China says a third of electricity will come from renewables by 2025

2 minute read
Register now for FREE unlimited access to

SHANGHAI, June 1 (Reuters) - China will aim to ensure that its grids source about 33% of power from renewable sources by 2025, up from 28.8% in 2020, the state planning agency said on Wednesday in a new "five-year plan" for the renewable sector.

China's total renewable energy consumption is set to reach about 1 billion tonnes of standard coal equivalent (TCE) by 2025, as the country bids to raise the share of non-fossil fuels in total energy use to 20%, the National Development and Reform Commission (NDRC) said.

Non-fossil fuels accounted for 15.4% of total primary energy consumption in 2020.

Register now for FREE unlimited access to

China, the biggest source of climate-warming greenhouse gases, has pledged to raise total wind and solar capacity to 1,200 gigawatts by 2030, almost double the current rate, with plans to build large-scale renewable energy bases in northwestern desert regions.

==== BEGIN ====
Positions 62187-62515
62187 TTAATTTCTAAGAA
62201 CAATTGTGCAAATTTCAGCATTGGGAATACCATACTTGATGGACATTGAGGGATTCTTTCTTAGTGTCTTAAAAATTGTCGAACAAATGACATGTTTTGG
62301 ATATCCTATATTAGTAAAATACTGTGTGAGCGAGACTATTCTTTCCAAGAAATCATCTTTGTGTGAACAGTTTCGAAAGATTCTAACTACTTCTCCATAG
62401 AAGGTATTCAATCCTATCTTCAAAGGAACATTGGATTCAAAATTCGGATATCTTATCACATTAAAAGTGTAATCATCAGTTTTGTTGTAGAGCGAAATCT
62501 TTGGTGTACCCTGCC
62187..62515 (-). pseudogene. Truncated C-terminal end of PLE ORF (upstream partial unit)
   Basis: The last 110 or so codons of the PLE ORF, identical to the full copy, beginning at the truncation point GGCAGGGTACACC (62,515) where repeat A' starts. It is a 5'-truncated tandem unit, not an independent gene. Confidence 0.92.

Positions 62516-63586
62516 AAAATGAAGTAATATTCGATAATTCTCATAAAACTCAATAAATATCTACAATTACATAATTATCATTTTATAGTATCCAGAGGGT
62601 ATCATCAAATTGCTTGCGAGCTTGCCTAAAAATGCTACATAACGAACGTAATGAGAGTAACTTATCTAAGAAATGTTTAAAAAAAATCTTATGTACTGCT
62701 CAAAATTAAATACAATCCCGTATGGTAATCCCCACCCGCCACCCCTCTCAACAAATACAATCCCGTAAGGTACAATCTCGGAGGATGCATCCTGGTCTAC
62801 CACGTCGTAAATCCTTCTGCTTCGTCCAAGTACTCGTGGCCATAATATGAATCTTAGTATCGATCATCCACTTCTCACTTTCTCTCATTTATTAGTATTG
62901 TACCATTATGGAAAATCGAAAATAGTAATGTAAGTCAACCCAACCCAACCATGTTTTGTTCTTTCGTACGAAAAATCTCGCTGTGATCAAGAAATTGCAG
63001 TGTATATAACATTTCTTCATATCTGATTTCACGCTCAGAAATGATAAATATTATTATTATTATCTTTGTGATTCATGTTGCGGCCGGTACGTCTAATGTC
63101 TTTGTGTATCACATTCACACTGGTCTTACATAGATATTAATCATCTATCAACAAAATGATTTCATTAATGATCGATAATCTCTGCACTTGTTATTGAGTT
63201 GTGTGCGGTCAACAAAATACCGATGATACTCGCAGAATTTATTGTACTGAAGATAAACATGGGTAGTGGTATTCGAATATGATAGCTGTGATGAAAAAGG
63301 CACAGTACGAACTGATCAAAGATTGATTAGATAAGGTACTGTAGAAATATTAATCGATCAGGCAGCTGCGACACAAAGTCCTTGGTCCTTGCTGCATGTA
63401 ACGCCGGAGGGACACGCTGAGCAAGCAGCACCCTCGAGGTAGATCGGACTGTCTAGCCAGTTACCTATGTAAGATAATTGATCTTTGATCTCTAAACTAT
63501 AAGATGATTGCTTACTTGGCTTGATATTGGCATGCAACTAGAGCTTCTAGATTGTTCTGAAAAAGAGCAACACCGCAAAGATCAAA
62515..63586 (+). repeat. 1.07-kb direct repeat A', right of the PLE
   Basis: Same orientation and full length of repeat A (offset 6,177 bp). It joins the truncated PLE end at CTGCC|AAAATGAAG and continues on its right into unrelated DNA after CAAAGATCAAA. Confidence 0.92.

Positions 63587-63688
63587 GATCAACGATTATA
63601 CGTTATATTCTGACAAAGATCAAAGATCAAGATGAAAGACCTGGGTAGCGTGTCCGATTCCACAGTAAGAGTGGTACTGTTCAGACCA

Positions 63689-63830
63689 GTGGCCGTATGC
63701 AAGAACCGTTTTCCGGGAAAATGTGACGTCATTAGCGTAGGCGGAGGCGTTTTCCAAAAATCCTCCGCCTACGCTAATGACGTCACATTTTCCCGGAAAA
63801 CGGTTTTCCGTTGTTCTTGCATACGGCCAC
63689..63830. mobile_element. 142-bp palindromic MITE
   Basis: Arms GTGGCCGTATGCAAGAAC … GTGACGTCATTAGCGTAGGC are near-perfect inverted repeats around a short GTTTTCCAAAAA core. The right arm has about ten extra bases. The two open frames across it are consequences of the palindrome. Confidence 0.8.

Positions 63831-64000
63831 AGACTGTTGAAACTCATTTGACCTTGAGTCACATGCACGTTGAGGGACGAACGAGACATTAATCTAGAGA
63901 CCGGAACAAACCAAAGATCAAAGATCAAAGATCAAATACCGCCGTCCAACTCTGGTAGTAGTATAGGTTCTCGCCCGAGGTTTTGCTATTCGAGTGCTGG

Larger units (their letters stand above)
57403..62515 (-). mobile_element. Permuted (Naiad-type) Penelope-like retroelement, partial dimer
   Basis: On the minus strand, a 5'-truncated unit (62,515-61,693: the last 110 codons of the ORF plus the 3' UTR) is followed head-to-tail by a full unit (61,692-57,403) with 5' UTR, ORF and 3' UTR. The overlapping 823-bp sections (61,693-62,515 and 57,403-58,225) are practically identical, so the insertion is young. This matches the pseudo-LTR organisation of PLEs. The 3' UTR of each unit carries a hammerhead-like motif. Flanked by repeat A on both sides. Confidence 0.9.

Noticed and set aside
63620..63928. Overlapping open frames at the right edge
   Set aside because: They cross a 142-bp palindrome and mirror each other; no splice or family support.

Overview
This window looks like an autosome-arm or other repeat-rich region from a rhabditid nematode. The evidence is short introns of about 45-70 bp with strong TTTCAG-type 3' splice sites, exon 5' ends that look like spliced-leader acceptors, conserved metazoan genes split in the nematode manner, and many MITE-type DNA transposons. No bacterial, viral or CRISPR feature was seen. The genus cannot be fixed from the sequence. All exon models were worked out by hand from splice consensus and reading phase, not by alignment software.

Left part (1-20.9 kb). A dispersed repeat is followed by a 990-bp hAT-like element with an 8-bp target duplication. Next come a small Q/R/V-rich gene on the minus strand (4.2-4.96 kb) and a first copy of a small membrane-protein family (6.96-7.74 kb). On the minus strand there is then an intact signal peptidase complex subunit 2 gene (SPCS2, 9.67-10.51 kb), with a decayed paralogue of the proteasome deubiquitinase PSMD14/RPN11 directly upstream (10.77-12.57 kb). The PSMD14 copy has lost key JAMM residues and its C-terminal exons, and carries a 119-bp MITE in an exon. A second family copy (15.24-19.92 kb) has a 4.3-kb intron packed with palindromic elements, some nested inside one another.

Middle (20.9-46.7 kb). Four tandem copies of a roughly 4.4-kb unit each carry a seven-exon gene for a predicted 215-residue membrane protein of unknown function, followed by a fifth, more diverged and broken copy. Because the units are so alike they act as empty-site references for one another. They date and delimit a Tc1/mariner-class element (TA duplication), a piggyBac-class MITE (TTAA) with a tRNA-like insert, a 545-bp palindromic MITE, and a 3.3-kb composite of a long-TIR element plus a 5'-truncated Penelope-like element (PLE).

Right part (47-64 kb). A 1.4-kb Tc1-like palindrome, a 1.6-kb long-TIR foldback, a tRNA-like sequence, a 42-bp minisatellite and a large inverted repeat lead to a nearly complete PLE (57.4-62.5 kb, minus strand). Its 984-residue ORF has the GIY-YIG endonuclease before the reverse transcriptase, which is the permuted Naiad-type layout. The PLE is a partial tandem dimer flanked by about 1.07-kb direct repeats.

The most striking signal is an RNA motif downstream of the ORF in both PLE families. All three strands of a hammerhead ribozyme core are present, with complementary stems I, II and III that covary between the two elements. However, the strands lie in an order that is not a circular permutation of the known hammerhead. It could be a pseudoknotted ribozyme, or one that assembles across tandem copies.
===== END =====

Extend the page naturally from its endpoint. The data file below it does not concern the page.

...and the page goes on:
Workers walk at a solar power station in Tongchuan, Shaanxi province, China December 11, 2019. Picture taken December 11, 2019. REUTERS/Muyu Xu

Climate groups were hoping that China would set a strict energy consumption target for 2025 as it prepares to bring total greenhouse gas emissions to a peak before 2030.

Though China has yet to announce a formal energy cap, the new non-fossil fuel energy consumption figure implies that total primary energy use could reach 5 billion tonnes of standard coal by 2025.

The NDRC said renewables would account for more than half of new energy consumption growth from 2021-2025 period, but China still has leeway to build more fossil fuel-fired power plants over the period as it focuses on improving energy security.

China is aiming to start cutting coal consumption in 2026, but in the meantime could put as much as 150 gigawatts of new coal capacity into operation by then, according to research from the State Grid. read more

Register now for FREE unlimited access to
Reporting by David Stanway; Editing by Christopher Cushing

Our Standards: The Thomson Reuters Trust Principles.